This should have been better. 

Clash of the Titans is a perfect film to remake: it’s got awesome, memorable moments, a great title, and it’s not that good of a film. The movie’s charm lies in the Ray Harryhausen effects, but everything in between those scenes is boring and lifeless. I grew up worshipping the film, but as an adult I understand that it’s a movie that can only be improved upon. But the new Clash falls prey to exactly what makes the original so flawed: whenever there isn’t a monster on screen the film’s a snore, or worse, laughable. It seems like director Louis Leterrier realized this and cut the hell out of his movie, leaving us with a film that has no room to breathe and that just careens from monster scene to monster scene.

And that’s the best part of the movie. The new Clash of the Titans feels like a botched adaptation of a really cool novel: in the movie mankind, sick of the whims of the gods, has declared literal war upon them. Like as in bringing armies to Mount Olympus to kick some ass. This is obviously an unwise move, but it’s also kind of awesome, and it gives the entire film a bizarrely secular humanist bent. I’ve always like the Greek gods because they’re so human – they make the whims and vagaries of fate more understandable. After all, when your top god is a guy whose main hobby is raping while in the forms of animals, the misery in the world around you makes more sense. It’s harder to understand why the loving Judeo-Christian God, who leaves all the raping to his priests, inflicts so many horrors on his flock. And the idea that these personal Greek gods finally push humanity too far is great, and a great starting point for the journey of Perseus, himself a demigod and the offspring of Rapey Zeus.

All of these ideas are neat, but few of them live on screen. We’re told about them, and Perseus’ personal journey is about reconciling the god and the man within him, but it all feels like window dressing. There are other excellent conceptual things going on, including a revolutionary religious leader in the city of Argos – doomed to be destroyed by the Kraken unless Perseus can take matters into his own hands – but they never get dealt with properly.

Which is probably a blessing, since the film’s first third, which is all set-up, is a chore. Director Louis Leterrier seems unable to create a reality in the beginning; everything feels silly and goofy. That will probably work with kids who are today the age I was when I enjoyed the goofiness and pomposity of Clash of the Titans, but as a grown-up moviegoer I just couldn’t deal with Pete Postlethwaite as Doomed Expositional Dad with a straight face. There are other characters set up in the most perfunctory way possible – I’m not even remotely clear on the names of anyone who isn’t a direct lift from the original movie – but again, Leterrier can’t give his actors a reality in which to play their early scenes. I’m not saying the film needed to create a ‘realistic’ Ancient Greece – the film is set in a total alternative Mythosverse, which is cool by me – but because no one can find the emotional grounding for their characters I was never able to give a shit about any of them. Or figure out who they were as various monsters dispatched them.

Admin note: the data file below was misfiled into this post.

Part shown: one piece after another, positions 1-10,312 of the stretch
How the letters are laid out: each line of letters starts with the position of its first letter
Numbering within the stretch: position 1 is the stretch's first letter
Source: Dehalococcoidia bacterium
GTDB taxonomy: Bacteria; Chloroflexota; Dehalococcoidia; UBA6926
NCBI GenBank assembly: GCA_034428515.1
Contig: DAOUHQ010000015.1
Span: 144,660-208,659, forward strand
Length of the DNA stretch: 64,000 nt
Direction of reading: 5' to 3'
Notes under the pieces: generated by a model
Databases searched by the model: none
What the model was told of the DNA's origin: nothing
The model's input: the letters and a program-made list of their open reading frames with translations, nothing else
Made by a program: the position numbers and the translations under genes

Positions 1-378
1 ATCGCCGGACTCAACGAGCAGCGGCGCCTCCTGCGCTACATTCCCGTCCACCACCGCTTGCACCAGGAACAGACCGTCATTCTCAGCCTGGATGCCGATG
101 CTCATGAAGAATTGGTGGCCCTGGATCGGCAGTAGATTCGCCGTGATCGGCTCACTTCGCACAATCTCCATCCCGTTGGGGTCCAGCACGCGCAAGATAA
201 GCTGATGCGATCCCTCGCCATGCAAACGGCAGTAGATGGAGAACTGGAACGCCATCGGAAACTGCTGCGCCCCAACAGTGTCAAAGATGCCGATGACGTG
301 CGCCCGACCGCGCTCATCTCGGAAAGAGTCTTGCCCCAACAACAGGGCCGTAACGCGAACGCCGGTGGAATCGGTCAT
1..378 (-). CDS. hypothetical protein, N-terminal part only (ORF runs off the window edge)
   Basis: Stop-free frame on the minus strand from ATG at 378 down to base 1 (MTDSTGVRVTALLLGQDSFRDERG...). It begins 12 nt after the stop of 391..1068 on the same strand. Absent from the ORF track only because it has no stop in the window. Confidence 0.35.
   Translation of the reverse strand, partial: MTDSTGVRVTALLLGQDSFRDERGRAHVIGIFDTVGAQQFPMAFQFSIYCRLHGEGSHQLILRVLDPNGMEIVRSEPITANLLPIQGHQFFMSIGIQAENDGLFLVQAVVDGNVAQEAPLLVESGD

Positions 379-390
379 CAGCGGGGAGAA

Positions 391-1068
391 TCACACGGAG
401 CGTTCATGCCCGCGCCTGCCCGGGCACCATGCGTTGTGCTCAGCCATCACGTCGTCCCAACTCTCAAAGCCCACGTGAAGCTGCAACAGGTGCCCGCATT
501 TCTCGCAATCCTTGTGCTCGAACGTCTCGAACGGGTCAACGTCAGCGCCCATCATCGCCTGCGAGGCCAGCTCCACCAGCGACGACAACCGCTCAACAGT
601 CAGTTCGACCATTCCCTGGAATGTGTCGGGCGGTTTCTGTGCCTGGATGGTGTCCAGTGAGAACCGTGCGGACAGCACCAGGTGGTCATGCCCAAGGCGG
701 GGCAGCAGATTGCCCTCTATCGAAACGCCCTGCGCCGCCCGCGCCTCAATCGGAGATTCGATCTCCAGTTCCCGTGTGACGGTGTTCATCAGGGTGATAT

Once Perseus and his merry band of cannon fodder set off the film picks up simply because Leterrier knows how to stage action scenes. Aftere Perseus meets the new film’s version of Calibos things get off and running and there’s a fairly enjoyable hour of going from set piece to set piece; it’s only when the action takes a break and Perseus and new character Io, played by Gemma Arterton, have a heart to heart that you remember how goofy so much of this is. In terms of generic monster action, Clash of the Titans delivers, but this is a movie that introduces a really cool looking Arab guy made totally of wood and then gives him almost no other defining characteristic or personality trait (or even a name outside of the credits, as far as I could tell). This version of Clash of the Titans feels like it was structured to be more of a men on a mission movie – the cannon fodder actually looks different enough that it’s plausible they could have once also been defined in the script – but the film’s mad rush to get to Medusa’s lair means that everyone who isn’t Perseus is cast aside.

The character who is most hurt by this is Io; a much hotter version of Burgess Meredith, Io is a woman who has been cursed with immortality and who has been watching Perseus his whole life, thinking he could be the key to taking down the gods. But Io is so disconnected from the main narrative that it feels like she was CGIed in later; she doesn’t seem to be traveling with the group but she’s always around when needed. She also delivers silly pep talks every now and again, and she and Perseus seem to have the hots for each other*, but she’s so outside the story that I kept waiting for the revelation that only Perseus could see her.